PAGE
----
Trouble Shooting Tomato Problems

One of the greatest joys of the gardening season is harvesting plump juicy tomatoes. If your harvest is less than you hoped for this year, here is a guide to diagnosing and treating some common tomato troubles.
Symptom Possible Causes Possible Cures

Young plants dying Fertilizer burn Mix fertilizer in thoroughly with soil.
Disease (damping-off) Treat seed; avoid over watering.

Stunted plants Low soil fertility Test soil to determine fertilizer needs.

Stunted plants-pale yellow in color Low soil pH (too acid) Test soil for lime recommendations.
Poor soil drainage Increase drainage by adding organic matter.
Shallow compacted soil Work soil to greater depth
Insects or diseases Identify and use control measures.
Nematodes Test soil and treat as recommended.

Symptom Possible Causes Possible Cures

Stunted plants-purplish in color Temperatures too cool Plant at recommended time
Lack of phosphorus Add phosphorus fertilizer

Holes in leaves Insects Identify and control as recommended
Hail Be thankful your plants are still standing!

Spots, molds, darkened areas on leaves and stems Disease Identify, spray or dust with environmentally safe control, use disease resistant varieties.
Fertilizer burn Keep fertilizer off plants

Symptom Possible Causes Possible Cures

Wilting plants Dry soil Excess water in soil Irrigate consistently Drain if possible, reduce watering until soil is dry
Nematodes Test soil and treat as recommended
Disease Use resistant varieties if possible

Symptom Possible Causes Possible Cures

Weak, spindly plants Too much shade Excessive water Move to sunny location Avoid over watering
Plants planted too thickly Excess of nitrogen Space plants farther apart Avoid over fertilization

Blossoms appear, but few fruits develop Temperatures too hot Plant at recommended times
Excessive nitrogen Avoid excessive fertilization
Insects Identify and control as needed

Tomato leaf curl Heavy pruning in hot weather Dont prune in hot weather
Disease Identify and control as needed

Dry brown to black rot on blossom end of tomato Low soil calcium levels Amend soil with lime
Excessively dry soil. Amend soil with lime. Irrigate if possible

Symptom Possible Causes Possible Cures

Misshapen tomatoes (cat facing) Blooming during cool temperatures Plant at recommended time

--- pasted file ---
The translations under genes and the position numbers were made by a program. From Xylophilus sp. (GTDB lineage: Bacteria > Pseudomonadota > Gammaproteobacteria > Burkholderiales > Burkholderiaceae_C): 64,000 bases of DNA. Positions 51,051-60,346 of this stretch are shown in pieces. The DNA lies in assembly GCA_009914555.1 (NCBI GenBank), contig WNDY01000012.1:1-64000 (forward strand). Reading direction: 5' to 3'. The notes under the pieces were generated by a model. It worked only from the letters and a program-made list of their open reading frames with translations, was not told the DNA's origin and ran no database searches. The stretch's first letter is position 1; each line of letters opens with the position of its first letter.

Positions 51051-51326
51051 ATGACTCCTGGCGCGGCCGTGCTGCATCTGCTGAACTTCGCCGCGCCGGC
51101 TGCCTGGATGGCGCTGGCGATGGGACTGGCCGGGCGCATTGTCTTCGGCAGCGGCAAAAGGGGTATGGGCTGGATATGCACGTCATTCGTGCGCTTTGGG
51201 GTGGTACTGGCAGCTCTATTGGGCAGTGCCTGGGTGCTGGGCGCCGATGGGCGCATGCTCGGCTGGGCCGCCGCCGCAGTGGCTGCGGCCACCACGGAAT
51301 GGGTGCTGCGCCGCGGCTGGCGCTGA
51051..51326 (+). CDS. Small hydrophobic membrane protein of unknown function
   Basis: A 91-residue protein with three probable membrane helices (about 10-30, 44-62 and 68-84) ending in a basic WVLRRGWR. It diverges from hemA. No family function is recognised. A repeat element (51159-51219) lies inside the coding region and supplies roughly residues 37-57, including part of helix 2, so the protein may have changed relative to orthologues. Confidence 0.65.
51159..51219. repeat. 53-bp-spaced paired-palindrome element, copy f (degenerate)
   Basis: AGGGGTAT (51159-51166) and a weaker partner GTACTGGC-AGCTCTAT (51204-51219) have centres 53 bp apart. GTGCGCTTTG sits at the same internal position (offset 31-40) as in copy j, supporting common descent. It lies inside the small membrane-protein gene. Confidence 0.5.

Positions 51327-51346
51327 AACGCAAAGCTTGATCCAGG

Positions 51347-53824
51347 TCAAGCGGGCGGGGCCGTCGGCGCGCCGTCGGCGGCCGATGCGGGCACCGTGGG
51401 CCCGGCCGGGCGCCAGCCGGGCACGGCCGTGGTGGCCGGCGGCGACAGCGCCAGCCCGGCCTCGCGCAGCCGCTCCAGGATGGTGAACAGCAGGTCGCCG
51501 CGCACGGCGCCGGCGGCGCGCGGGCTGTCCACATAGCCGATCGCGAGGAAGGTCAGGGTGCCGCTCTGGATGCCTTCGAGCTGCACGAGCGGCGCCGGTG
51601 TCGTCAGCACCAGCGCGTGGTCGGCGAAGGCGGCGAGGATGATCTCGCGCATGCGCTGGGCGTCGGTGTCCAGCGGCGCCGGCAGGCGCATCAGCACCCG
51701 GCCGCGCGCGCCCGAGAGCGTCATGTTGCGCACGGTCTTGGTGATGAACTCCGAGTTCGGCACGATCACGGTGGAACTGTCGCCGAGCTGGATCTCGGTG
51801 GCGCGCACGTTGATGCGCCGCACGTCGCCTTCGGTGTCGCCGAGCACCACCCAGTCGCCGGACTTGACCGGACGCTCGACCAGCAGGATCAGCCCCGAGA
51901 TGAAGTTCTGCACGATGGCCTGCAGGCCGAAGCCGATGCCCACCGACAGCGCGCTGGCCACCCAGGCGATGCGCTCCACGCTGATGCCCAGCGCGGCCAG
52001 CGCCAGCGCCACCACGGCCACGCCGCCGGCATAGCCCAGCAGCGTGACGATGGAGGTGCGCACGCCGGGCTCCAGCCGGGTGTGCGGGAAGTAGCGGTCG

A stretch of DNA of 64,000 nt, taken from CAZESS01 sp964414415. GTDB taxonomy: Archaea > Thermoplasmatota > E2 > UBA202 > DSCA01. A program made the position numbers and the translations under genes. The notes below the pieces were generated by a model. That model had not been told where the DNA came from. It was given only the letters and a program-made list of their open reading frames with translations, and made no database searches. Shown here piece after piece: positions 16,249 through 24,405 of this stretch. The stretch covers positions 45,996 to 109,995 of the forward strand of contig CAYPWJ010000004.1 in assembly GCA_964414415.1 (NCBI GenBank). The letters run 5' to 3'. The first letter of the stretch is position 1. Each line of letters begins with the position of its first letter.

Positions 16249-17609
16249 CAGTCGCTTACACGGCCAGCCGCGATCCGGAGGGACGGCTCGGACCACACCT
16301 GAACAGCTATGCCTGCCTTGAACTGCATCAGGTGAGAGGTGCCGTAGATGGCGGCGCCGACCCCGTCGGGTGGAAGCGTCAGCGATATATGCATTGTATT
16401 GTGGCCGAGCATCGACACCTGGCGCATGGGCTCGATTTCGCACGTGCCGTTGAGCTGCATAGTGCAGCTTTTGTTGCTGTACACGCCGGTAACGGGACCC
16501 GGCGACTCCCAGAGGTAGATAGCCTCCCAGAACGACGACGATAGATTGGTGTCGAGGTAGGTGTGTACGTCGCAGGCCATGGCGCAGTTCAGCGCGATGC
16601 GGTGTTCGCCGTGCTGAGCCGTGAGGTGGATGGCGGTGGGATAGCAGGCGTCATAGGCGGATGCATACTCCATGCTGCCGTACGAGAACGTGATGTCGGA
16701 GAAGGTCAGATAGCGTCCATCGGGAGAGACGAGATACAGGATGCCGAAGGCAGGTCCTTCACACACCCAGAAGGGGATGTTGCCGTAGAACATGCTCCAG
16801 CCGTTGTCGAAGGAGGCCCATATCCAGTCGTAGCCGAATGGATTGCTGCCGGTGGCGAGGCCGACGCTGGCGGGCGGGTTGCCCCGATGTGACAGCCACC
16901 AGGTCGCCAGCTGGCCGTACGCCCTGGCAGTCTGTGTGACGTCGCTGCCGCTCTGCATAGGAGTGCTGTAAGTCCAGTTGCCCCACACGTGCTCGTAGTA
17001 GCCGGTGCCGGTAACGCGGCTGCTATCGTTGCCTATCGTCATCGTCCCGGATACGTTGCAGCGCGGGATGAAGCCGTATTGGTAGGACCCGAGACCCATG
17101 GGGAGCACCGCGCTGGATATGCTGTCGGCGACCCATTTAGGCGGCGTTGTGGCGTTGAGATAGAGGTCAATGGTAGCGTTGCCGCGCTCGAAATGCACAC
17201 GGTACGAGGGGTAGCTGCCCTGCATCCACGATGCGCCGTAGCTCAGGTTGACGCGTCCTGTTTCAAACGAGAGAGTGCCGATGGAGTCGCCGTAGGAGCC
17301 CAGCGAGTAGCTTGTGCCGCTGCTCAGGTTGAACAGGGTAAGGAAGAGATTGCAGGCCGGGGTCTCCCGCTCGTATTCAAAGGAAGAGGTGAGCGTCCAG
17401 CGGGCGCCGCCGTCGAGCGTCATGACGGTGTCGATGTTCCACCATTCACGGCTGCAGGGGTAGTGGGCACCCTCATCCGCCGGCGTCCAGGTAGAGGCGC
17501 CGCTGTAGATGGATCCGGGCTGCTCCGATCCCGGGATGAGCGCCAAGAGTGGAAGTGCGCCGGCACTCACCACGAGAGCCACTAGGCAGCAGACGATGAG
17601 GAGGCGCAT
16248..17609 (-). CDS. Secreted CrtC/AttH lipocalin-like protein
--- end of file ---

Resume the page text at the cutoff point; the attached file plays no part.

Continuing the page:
Abnormal leaves and growth Damages from weed killer Use chemical-free methods to combat weeds.
Virus disease Remove infested plants to prevent spreading. Control virus transmitting insects.

Deep holes chewed in fruits Bird or chipmunk damage Slip nylon stockings over fruit to prevent access.

Concentric cracks in fruit around stems Growth cracks Consume cracked fruit quickly. Mulch plants and keep soil evenly moist while fruit ripens

About The Author: Ellen Brown is our Green Living and Gardening Expert. Ellen Brown is an environmental writer and photographer and the owner of Sustainable Media, an environmental media company that specializes in helping businesses and organizations promote eco-friendly products and services.


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March 10, 20070 found this helpful

Thanks Ellen for this as I have had problems with mine not fruiting properly with brown colour at tip of fruit, wilting leaves, not ripping fully, but it has been very hot here in Australia with water restrictions too, trying to enjoy a veggie garden at the moment is difficult. Some seeds don't grow after placing in soil as I have had 2 lots of packets not germinate it's diappointing as it cost money to buy. I haven't mulched as yet as it's hard to find good mulch in the country where I live.
Thanks once again for your tips.

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